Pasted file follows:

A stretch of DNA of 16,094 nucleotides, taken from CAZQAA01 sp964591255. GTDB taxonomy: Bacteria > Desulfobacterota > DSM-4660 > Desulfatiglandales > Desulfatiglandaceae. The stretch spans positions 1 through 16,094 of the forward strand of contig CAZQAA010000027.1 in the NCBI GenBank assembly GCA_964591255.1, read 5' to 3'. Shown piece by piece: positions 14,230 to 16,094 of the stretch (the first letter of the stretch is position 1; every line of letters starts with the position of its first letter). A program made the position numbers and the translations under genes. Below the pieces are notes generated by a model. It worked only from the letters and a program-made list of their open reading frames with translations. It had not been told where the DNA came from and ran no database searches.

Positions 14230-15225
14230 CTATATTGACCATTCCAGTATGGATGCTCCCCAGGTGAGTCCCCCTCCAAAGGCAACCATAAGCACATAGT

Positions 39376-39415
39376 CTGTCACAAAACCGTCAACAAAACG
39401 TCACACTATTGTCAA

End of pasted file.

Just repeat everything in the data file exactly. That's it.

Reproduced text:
A stretch of DNA of 16,094 nucleotides, taken from CAZQAA01 sp964591255. GTDB taxonomy: Bacteria > Desulfobacterota > DSM-4660 > Desulfatiglandales > Desulfatiglandaceae. The stretch spans positions 1 through 16,094 of the forward strand of contig CAZQAA010000027.1 in the NCBI GenBank assembly GCA_964591255.1, read 5' to 3'. Shown piece by piece: positions 14,230 to 16,094 of the stretch (the first letter of the stretch is position 1; every line of letters starts with the position of its first letter). A program made the position numbers and the translations under genes. Below the pieces are notes generated by a model. It worked only from the letters and a program-made list of their open reading frames with translations. It had not been told where the DNA came from and ran no database searches.

Positions 14230-15225
14230 CTATATTGACCATTCCAGTATGGATGCTCCCCAGGTGAGTCCCCCTCCAAAGGCAACCATAAGCACATAGT

Positions 39376-39415
39376 CTGTCACAAAACCGTCAACAAAACG
39401 TCACACTATTGTCAA